Spirit has become the focus of my life in recent years. The idea of unsubscribing as surrender somehow fits with that. As my soul’s wisdom moves to the forefront of my consciousness, I make choices that are more in alignment with a loving beingness in the world. Heart more than head. Social media engages the mind for the most part. What we want is to engage the heart, with the mind giving quiet feedback but not dominating. This is the way to balance, to harmony. The heart is directly connected to our soul’s purpose, and when we live a simple heart-centered life, we are living the “why” of our presence on this planet, in this lifetime.

If I remember each day to choose love and appreciation over distraction and dissatisfaction, then I am connected to the natural flow of spirit everywhere in the universe. Even disliking social media or emails can take you to a place of judgment and negativity. The key is to calmly “unsubscribe” from anything that is not positive and uplifting, anything that locks you into busyness instead of beingness. It’s not as hard as it may seem. Allow your computer or cell phone to be an occasional tool for information or connection. Visit now and then, not continuously. Life is not “virtual.” It expresses itself everywhere in extraordinary bursts of color and light. When your awareness expands and your heart opens, life becomes both richer and simpler. Within that is peace—of mind, of body, of soul.


The Simple Life

© 2008 Anne S. Katzeff / Artist
© 2008 Anne S. Katzeff / Artist
I have always loved the expression “Live simply so that others may simply live.” Implicit in that statement is a recognition of interconnectedness—an understanding that what I do affects the lives of others. If I live without conscious awareness of each of my actions, the entire planet feels the impact. Something as seemingly small as conserving water or buying locally grown organic food makes a difference in the world. How we live creates our future, now.

Equally important is stepping away from the emphasis on consumerism that permeates U.S. culture, especially during the holiday season. Commercials, advertisements, and the mass media promote material acquisition to the point of excess. Much has been written about our throw-away society in which people endlessly buy and discard, buy and discard, overloading landfills and polluting the environment in the process. Segments of the population live in poverty while others aspire to the “lifestyles of the rich and famous.” Money, cars, houses and all sorts of material goods to fill them is supposedly the American Dream. But is it really?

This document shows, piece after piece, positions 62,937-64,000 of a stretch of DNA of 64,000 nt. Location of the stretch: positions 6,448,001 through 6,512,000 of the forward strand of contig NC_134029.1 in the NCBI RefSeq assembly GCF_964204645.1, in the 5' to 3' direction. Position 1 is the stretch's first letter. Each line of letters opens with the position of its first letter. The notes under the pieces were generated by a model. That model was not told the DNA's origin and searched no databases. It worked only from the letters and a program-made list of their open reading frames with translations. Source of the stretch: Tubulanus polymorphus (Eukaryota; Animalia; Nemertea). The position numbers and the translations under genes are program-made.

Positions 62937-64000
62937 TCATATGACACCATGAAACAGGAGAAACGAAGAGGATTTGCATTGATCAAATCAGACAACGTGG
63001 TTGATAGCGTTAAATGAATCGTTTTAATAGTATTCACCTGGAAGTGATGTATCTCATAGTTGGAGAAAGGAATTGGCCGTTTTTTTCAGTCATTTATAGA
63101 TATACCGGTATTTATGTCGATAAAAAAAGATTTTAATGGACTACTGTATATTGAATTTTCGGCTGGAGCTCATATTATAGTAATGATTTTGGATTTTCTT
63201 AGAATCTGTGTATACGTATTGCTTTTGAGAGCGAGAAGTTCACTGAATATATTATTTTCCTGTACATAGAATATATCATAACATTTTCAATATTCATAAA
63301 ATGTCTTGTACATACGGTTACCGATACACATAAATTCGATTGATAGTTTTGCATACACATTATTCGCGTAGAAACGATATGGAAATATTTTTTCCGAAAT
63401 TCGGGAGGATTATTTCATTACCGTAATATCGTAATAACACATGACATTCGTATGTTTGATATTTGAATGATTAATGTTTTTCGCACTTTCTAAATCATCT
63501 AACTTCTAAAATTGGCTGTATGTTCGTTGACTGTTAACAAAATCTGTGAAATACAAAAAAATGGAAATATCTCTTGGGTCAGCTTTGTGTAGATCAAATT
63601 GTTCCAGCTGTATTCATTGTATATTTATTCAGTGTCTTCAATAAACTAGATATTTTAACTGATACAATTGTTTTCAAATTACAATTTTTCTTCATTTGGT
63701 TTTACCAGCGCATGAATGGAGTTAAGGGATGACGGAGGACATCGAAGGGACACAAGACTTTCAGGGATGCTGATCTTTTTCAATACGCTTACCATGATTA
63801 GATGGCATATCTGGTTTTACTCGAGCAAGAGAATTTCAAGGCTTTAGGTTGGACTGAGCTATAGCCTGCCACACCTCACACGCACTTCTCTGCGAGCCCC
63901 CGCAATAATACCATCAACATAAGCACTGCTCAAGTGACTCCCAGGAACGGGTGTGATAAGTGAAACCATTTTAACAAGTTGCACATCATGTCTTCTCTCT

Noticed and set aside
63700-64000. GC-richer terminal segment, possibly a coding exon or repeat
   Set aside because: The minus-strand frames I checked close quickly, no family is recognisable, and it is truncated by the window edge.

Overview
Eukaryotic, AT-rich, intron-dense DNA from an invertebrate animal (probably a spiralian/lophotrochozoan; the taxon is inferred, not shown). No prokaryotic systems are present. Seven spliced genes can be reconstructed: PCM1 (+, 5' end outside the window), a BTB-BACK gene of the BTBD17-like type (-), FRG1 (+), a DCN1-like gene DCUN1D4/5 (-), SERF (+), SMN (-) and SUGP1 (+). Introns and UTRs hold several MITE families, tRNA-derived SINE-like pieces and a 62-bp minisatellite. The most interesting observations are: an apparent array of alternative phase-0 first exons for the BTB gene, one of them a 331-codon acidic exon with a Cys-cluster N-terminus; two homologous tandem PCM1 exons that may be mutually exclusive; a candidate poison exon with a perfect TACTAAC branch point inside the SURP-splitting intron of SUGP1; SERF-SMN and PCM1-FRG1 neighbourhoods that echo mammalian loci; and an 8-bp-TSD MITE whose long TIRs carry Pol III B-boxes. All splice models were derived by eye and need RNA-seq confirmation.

True abundance has absolutely nothing to do with money or possessions. It’s an ongoing appreciation for life’s simple gifts: air to breathe, food to eat, love of family and friends, the beauty of the world around us. Filling our lives (and the planet) with things is not abundance; it is waste. Waste that leads to an inner emptiness. If we continually look outside ourselves for fulfillment, we will always be seeking, always feel somehow lost and lacking. It is the simple life that brings the greatest contentment. Ram Dass put it succinctly many years ago, “Be here now.” Moment to moment, we eat, sleep, laugh, love. We can find extraordinary pleasure and fulfillment in the simplest, most uncomplicated activities of living a human life on Planet Earth. Chop wood, carry water, as Zen Buddhism describes life before and after enlightenment.

These are not unreachable aspirations restricted to those who want to live alone in the woods like Thoreau or achieve spiritual enlightenment. Some would say that we already have enlightenment within us, that we are already filled with infinite abundance and love. I believe this. My life is rich in countless ways that are not dependent on monetary wealth. It is the simple joys of daily life, sunrise to sunset, wherever I happen to be, that fill my heart to overflowing. In this time of evolving human being-ness, I think many people are now beginning to feel within themselves a desire for greater simplicity, inner peace, and a connection to the source of all life on Earth. May it be so, for each and every one of us.

In the words of Scott and Helen Nearing, authors of Living the Good Life, who lived in rural Vermont and Maine from 1932 until Scott’s death at 100 in 1983:

“The earth is a speck of dust in an enormous expression of life; one grain of consciousness in the totality…. I’d like to get people into the habit of living physically and mentally in such a way that when they get all through, the earth could be a better place to live in than it was….”—Scott Nearing

“Love is the source, love the goal, and love the method of attainment.” —Helen Nearing